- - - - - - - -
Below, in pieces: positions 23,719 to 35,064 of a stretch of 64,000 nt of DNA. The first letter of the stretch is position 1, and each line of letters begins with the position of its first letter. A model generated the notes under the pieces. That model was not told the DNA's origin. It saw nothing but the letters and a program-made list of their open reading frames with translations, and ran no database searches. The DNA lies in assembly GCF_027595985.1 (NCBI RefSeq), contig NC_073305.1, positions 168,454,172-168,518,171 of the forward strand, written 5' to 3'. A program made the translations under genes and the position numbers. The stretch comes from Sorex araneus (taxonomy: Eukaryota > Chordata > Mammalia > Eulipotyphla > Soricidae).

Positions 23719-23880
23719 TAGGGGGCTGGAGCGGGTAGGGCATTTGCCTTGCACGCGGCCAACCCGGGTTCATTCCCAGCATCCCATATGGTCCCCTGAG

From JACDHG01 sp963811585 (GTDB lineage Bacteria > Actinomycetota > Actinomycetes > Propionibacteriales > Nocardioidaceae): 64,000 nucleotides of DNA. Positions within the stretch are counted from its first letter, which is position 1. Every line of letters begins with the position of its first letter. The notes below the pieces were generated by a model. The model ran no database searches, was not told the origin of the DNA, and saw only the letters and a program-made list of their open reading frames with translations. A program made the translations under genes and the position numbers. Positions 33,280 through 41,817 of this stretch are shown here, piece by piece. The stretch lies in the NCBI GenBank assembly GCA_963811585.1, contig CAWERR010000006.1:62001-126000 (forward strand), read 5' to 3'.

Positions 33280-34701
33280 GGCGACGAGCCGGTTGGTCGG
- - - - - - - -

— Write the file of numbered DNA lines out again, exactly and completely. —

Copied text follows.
Below, in pieces: positions 23,719 to 35,064 of a stretch of 64,000 nt of DNA. The first letter of the stretch is position 1, and each line of letters begins with the position of its first letter. A model generated the notes under the pieces. That model was not told the DNA's origin. It saw nothing but the letters and a program-made list of their open reading frames with translations, and ran no database searches. The DNA lies in assembly GCF_027595985.1 (NCBI RefSeq), contig NC_073305.1, positions 168,454,172-168,518,171 of the forward strand, written 5' to 3'. A program made the translations under genes and the position numbers. The stretch comes from Sorex araneus (taxonomy: Eukaryota > Chordata > Mammalia > Eulipotyphla > Soricidae).

Positions 23719-23880
23719 TAGGGGGCTGGAGCGGGTAGGGCATTTGCCTTGCACGCGGCCAACCCGGGTTCATTCCCAGCATCCCATATGGTCCCCTGAG

From JACDHG01 sp963811585 (GTDB lineage Bacteria > Actinomycetota > Actinomycetes > Propionibacteriales > Nocardioidaceae): 64,000 nucleotides of DNA. Positions within the stretch are counted from its first letter, which is position 1. Every line of letters begins with the position of its first letter. The notes below the pieces were generated by a model. The model ran no database searches, was not told the origin of the DNA, and saw only the letters and a program-made list of their open reading frames with translations. A program made the translations under genes and the position numbers. Positions 33,280 through 41,817 of this stretch are shown here, piece by piece. The stretch lies in the NCBI GenBank assembly GCA_963811585.1, contig CAWERR010000006.1:62001-126000 (forward strand), read 5' to 3'.

Positions 33280-34701
33280 GGCGACGAGCCGGTTGGTCGG